August 25, 1900
Brody, Galicia, Austria-Hungary
|Died||June 12, 1975 (aged 74)|
New York City, U.S.
|Relatives||Andrew Kober (grandnephew)|
Arthur Kober (August 25, 1900 – June 12, 1975) was an American humorist, author, press agent, and screenwriter. He was married to the dramatist Lillian Hellman.
Kober was born into a Jewish family in Brody, Galicia, in what was then the Austro-Hungarian Empire (now part of western Ukraine). His family emigrated to the United States when he was 4. They first moved to Harlem before settling in The Bronx.
He attended the High School Of Commerce (later known as Louis D. Brandeis High School) for one semester before working at a series of jobs, including as a stock clerk at Gimbels. He then found work as a theatrical press agent for the Shubert brothers, Jed Harris, Herman Shumlin, and Ruth Draper.
His grandnephew is actor Andrew Kober.
Kober married Lillian Hellman on December 31, 1925. During their marriage, they often lived apart. They divorced in 1932, after Hellman had started a relationship with Dashiell Hammett. He later married Margaret Frohnknecht in 1941, who died in 1951. They had one daughter, Catherine.
Kober began writing humorous short fiction for The New Yorker in 1926 and became a prolific contributor. Many of his characters, such as the husband-hunter Bella Gross, were based on his Jewish upbringing in the Bronx. His New Yorker stories were later collected in the anthologies Thunder Over the Bronx (1935), Pardon Me for Pointing (1939), My Dear Bella (1941), Parm Me (1945), Bella, Bella Kissed a Fella (1951), and Oooh, What You Said! (1958).
Kober wrote the Broadway play Having Wonderful Time, a comedy set in a Jewish resort in the Catskills. It was staged in 1937 and the following year it was made into a Hollywood film, though the Jewish ethnic humor was sanitized. It was adapted as a stage musical, Wish You Were Here, in 1952.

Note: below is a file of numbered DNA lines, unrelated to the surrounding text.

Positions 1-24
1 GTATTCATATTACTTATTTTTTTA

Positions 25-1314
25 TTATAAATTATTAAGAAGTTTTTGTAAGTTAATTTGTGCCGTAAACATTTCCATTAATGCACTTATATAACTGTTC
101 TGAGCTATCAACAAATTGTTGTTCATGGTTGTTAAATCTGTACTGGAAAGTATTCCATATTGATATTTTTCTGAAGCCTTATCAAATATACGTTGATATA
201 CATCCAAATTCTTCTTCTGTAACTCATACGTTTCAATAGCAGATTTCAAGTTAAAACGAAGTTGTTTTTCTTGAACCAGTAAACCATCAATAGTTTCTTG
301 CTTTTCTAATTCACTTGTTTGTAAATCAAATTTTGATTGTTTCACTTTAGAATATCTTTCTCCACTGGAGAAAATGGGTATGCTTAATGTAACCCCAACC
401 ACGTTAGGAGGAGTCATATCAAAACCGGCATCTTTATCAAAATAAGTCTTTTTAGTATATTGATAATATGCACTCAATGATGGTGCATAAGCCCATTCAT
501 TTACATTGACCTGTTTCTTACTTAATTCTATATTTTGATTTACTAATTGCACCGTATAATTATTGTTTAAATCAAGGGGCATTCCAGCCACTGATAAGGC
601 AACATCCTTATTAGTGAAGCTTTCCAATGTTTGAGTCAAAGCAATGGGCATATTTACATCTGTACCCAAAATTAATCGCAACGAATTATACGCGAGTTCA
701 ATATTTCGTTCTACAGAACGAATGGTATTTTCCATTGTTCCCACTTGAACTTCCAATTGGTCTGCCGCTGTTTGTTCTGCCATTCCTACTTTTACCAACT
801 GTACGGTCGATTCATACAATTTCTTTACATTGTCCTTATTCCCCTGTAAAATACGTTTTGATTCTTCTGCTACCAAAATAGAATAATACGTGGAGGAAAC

- It Pays to Advertise (1931 adaptation)
- Up Pops the Devil (1931)
- The False Madonna (1931)
- The Secret Call (1931)
- Me and My Gal (1932)
- Make Me a Star (1932 screenplay)
- Hat Check Girl (1932)
- Guilty as Hell (1932)
- Meet the Baron (1933)
- Broadway Bad (1933)
- One Man's Journey (1933)
- It's Great to Be Alive (1933)
- Headline Shooter (1933)
- Infernal Machine (1933)
- Mama Loves Papa (1933 screenplay)
- Bondage (1933)
- Hollywood Party (1934 screenplay)
- Palooka (1934 screenplay)
- Ginger (1935 screenplay/story)
- Calm Yourself (1935 screenplay)
- The Great Hotel Murder (1935)
- The Big Broadcast of 1937 (1936 story)
- Early to Bed (1936 screenplay)
- Having Wonderful Time (1938 screenplay)
- The Mad Miss Manton (1938, uncredited)
- The Little Foxes (1941, additional scenes and dialogue)
- Wintertime (1943 story)
- In the Meantime, Darling (1944)
- Don Juan Quilligan (1945)
- My Own True Love (1949 adaptation)
- Thunder Over the Bronx (1935)
- Pardon Me for Pointing (1939)
- My Dear Bella (1941)
- Parm Me (1945)
- That Man is Here Again: The Adventures of a Hollywood Agent (1946)
- Bella, Bella Kissed a Fella (1951)
- Oooh, What You Said! (1958)
- Shenker, Israel (June 13, 1975). "Arthur Kober, Humorist, Is Dead at 74". The New York Times.
- Martinson, Deborah (2005). Lillian Hellman: A Life with Foxes and Scoundrels. Counterpoint Press.
- "Arthur Kober". The New Yorker. Retrieved 20 December 2014.
- Hart, James D., ed. (1986). The Concise Oxford Companion to American Literature. Oxford University Press. p. 211.
- Erickson, Hal. "Arthur Kober". AllMovie. Retrieved 20 December 2014.
- "Dash and Lilly". Movies & TV Dept. The New York Times. 2014. Archived from the original on 24 December 2014. Retrieved 24 December 2014.